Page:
You read the title to this post, you know the result: the plaintiff loses. At least, you knew the result if you know anything about Section 43 of the Lanham Act (15 USC Section 1125(a)(1)). #TrademarkLaw #LikelihoodOfConfusion.
1. Demand for Obama birth certificate hits. #MediaCircus
2. Pundits debate his birthplace (enter stage right, Jerome R. Corsi and Joseph Farah)
3. News cycle gets real birth certificate, debate over.
4. Corsi and Farah, continue debating anyway, publish the book (see right) 2-3 weeks after No. 3.
5. Farah is lampooned by Esquire, which jokingly announces he's going to "pulp" all printed copies and refund purchases.
6. Corsi and Farah pursue Likelihood of Confusion claims, among others.
7. They lose.
8. They appeal.
9. They lose again. (case name: Farah v. Esquire Magazine, Court of Appeals, Dist. of Columbia Circuit 2013)
Why did they lose? Because Likelihood of Confusion (here, argument was that people are too gullible to understand satire isn't truth, ala "The Onion" used as a news reference) requires that the confusing use be "on or in connection with any goods or services." Not too complicated. Use on satirical blog post that doesn't advertise any particular good or service and is not use in connection with a good or service. #DeductiveReasoning. As the court said "[e]very circuit court of appeals to address the scope of these provisions has held that they apply only to commercial speech" (emphasis added).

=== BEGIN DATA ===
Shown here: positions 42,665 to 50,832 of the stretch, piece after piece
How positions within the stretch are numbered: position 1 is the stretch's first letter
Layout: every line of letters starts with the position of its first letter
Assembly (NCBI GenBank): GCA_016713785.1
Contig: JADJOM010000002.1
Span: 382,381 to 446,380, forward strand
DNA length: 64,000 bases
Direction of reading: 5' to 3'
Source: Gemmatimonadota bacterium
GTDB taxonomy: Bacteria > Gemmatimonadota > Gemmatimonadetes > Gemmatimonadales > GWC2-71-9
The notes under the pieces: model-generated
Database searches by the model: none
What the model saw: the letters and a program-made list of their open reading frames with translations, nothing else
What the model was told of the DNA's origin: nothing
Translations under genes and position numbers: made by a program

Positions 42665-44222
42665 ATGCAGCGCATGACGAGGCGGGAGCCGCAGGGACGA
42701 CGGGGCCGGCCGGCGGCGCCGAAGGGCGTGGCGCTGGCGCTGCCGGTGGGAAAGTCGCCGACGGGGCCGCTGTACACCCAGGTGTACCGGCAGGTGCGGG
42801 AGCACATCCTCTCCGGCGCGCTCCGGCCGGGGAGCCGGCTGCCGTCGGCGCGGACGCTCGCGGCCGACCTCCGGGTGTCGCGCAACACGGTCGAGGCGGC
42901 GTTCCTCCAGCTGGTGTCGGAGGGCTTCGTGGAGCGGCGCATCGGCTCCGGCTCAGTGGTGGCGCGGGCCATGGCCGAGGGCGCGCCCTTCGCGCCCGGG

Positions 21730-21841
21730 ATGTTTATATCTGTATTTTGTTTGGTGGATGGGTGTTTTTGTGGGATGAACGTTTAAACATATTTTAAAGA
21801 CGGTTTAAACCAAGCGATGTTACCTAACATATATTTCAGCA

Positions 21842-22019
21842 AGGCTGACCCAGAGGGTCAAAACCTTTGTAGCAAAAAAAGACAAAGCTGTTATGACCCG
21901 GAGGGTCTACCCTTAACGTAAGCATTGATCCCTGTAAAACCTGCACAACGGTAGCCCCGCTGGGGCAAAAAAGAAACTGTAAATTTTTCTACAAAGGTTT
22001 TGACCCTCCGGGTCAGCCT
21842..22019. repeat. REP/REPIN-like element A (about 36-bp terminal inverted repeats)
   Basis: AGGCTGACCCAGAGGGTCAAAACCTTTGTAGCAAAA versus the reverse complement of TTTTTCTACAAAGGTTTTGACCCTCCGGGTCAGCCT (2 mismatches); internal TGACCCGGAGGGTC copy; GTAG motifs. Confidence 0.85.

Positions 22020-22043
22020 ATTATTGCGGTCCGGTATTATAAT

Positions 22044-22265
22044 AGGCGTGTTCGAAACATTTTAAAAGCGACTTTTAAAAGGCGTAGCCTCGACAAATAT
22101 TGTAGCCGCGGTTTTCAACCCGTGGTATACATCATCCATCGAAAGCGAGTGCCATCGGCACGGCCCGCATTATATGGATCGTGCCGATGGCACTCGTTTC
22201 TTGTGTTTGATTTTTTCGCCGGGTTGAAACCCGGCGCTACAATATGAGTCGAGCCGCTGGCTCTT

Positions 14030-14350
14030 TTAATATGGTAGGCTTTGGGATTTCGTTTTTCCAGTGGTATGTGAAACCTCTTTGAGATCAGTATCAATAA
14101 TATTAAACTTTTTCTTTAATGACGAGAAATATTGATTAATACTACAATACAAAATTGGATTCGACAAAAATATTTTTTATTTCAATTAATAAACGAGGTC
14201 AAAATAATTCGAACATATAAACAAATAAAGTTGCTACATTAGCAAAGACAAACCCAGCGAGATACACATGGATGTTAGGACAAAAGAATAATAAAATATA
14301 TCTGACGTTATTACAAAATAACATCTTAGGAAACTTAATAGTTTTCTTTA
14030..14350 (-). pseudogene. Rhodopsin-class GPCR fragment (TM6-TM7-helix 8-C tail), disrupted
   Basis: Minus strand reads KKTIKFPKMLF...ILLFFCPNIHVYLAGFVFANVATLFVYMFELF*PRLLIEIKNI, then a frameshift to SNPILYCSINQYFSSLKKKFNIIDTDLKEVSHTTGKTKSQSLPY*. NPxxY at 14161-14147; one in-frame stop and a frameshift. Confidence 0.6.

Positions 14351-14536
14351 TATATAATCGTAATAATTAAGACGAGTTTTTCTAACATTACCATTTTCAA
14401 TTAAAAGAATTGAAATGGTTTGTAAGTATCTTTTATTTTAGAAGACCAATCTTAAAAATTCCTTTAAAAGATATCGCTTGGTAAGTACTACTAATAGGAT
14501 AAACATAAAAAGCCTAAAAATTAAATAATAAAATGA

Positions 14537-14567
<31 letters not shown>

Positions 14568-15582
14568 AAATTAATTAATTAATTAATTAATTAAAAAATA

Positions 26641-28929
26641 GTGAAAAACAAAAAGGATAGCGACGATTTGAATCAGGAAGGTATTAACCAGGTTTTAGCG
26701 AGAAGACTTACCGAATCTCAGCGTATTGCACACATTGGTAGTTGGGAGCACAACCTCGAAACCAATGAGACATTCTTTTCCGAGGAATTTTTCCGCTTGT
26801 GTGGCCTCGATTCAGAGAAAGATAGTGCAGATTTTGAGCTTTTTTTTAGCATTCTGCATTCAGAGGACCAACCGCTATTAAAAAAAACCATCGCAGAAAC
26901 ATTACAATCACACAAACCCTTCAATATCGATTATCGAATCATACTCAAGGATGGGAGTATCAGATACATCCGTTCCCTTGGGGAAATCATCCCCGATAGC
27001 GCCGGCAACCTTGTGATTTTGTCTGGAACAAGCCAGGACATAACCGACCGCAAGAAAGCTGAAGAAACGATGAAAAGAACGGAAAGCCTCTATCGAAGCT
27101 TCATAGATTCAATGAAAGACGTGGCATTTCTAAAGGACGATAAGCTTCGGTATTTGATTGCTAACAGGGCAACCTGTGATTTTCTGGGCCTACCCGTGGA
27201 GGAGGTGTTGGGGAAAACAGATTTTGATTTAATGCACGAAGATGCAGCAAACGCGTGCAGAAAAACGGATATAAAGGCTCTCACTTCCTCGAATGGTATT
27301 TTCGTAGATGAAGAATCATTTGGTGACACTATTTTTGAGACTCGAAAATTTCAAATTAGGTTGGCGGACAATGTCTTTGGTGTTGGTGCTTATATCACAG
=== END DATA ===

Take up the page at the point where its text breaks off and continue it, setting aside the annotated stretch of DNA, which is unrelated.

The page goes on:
It's right there in the statute, guys.
Of course, I should not expect the plaintiff to see the obvious dismissal for failure to state a claim (Fed. R. Civ. P 12(b)(6)) given the political climate and cross-aisle vitriol. Of course, it could just be a fundamental misapprehension of the rights and remedies they had by publishing a hot topic novel about what is seemingly an incontestable truth (the birthplace of the Leader of the Free World being within the United States of America). So, maybe I should temper my expectations.
After all, not everybody understands the law...